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How accessible are your emails? Windows Mail, Windows Live Mail, Outlook and Outlook Express are email clients, that is, software on your PC that handles your emails, in contrast to webmail, where you access your email using a web browser, such as Internet Explorer or Firefox. Email clients are used by a lot of people and they have two major failings:

Firstly they all have the ability to save your email passwords, saving you the bother of typing your password every time you want to read your emails. Unfortunately this also saves you the bother of remembering what that password is, often for years, until something happens to stop Outlook Express working. Best case a password reset, which takes time and often occurs at the most inconvenient moment, worst case, you lose access to all your emails completely and have to sign up for a new account with a different email address.

Secondly, as a rule they all take emails from a very secure email server and place them on your very not secure personal computer. This is a very risky situation, unless you have your email client set to "leave a copy of messages on the server", then you risk losing all of your historical emails if your computer fails.

As time moves on, emails are becoming legally important documents and records of online transactions. Buy anti-virus software online and the licence key is often sent to you in the purchase confirmation email, book a flight online and the boarding pass is sometimes emailed to you to print and take with you to the airport.

So you can see, as we begin to use email for more and more important communications, it becomes more important to ensure that we can gain reliable and secure access to our emails from more than one PC, I recall when a free email account would offer 10MB of storage, I believe that Google's Gmail now offers 7GB (7000MB) and Microsoft's Hotmail offers 5GB initially, but if it detects you are getting close to that limit it automatically increases available space, so subject to a fair use policy, the storage is effectively unlimited. The look and feel of Gmail and Hotmail (to name but two) is now very similar to an email client and offers more capabilities.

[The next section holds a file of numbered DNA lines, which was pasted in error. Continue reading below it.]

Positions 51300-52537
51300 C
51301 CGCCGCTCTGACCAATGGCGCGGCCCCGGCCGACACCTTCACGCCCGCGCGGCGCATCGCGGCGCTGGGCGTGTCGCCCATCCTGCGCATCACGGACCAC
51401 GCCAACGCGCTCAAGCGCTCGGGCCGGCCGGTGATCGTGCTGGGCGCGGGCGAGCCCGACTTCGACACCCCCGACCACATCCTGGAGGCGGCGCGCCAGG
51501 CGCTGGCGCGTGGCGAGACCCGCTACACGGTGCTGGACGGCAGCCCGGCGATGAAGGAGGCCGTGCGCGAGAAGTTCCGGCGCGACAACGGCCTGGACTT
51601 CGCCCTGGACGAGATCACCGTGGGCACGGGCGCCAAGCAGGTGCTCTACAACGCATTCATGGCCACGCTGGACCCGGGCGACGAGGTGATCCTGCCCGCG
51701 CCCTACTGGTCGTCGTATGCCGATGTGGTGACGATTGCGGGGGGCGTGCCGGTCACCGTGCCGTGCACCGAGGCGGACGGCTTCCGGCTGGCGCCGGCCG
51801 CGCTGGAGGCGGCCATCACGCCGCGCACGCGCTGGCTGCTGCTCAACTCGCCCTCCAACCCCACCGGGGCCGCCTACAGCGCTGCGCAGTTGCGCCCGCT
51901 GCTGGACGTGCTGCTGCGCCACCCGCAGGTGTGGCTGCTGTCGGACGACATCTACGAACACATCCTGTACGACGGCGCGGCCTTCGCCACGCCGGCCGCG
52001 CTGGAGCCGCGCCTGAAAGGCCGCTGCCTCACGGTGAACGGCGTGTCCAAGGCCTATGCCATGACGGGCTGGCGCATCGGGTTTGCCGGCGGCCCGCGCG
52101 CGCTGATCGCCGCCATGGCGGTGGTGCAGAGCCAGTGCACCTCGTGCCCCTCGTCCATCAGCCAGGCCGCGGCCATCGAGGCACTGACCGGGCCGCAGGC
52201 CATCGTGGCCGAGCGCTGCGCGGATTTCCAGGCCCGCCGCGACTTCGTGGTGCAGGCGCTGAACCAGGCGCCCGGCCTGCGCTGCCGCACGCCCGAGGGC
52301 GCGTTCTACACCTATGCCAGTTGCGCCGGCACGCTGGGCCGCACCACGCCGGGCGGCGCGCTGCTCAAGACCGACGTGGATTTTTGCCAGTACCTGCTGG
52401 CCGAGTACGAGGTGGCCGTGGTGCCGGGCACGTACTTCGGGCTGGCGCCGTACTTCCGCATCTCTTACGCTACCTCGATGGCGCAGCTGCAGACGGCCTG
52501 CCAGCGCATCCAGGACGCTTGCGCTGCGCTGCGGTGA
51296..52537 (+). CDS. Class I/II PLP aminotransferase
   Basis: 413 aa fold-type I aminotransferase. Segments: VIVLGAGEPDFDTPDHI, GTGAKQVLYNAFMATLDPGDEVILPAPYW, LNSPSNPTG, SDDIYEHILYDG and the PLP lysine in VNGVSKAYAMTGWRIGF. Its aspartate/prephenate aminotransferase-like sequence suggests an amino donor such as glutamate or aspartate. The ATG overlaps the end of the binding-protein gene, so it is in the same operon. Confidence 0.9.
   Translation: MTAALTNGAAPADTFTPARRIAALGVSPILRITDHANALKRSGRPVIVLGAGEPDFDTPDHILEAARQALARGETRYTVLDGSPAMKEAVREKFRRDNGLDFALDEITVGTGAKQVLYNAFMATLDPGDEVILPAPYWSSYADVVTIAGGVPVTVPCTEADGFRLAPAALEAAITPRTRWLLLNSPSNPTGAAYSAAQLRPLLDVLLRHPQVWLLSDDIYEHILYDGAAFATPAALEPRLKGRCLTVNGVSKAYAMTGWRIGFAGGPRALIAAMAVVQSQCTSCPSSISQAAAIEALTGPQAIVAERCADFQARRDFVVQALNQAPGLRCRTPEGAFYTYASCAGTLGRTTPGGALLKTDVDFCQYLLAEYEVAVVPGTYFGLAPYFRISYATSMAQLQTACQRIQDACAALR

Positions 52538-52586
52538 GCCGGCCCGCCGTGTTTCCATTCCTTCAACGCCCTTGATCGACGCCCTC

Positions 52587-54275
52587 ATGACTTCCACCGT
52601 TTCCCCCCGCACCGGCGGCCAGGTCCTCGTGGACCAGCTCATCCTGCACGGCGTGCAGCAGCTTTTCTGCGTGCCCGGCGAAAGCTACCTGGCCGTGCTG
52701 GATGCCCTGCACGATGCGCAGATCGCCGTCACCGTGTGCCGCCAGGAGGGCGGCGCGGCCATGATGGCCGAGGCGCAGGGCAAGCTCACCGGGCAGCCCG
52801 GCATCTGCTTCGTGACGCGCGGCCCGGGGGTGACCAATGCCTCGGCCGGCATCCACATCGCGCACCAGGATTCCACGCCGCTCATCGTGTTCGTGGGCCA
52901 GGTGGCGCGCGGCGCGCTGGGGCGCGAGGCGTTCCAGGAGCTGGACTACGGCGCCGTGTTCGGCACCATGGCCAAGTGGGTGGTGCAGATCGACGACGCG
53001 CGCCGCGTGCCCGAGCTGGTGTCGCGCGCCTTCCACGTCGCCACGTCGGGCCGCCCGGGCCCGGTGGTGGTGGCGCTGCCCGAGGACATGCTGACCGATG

This means that there is no longer any reason to use an email client in favour of webmail (accessing your emails using a browser) and my advice to you is to switch to webmail as soon as you can and don't set your browser to save your password, it's a pain to begin with, but the more you use it, the easier it is to remember.



If you have received my previous newsletters you may already have read my advice regarding backups, but from time to time I still encounter that horrid moment when I have established that the hard drive is dead and the customer admits they have not made a backup of their data.

Modern hard drives are extremely reliable and this lulls us into a false sense of security, thinking that nothing can go wrong with our PCs, but it can and once it does, there is often nothing that can be done to recover the data, short of a specialised "clean room" repair, costing several thousand pounds.

Very recently solid state hard drives are starting to appear on the market, they have no moving parts and are very fast, they work on the same principle of flash memory that you put in your camera. This makes them less susceptible to damage through being dropped, but they are not immune as I found to my cost when a flash drive failed in my camera. I sent it to a specialist company, but they were unable to recover my pictures. I hadn't dropped it, it simply stopped working when I turned on my camera.

So in a nutshell, if you have any data such as pictures or documents, which hold financial or emotional value for you, ensure that you have at least two copies of it and if you only have two copies, make sure one copy is remote from the PC, as two copies of a picture on a hard drive that then fails is just as lost as fifteen copies.

I am happy to offer advice on the method that would be the most cost-effective for your specific needs, just give me a call, most solutions cost less than £100, some a great deal less than that, but think of the cost of losing years of family photos that you only saved on your PC.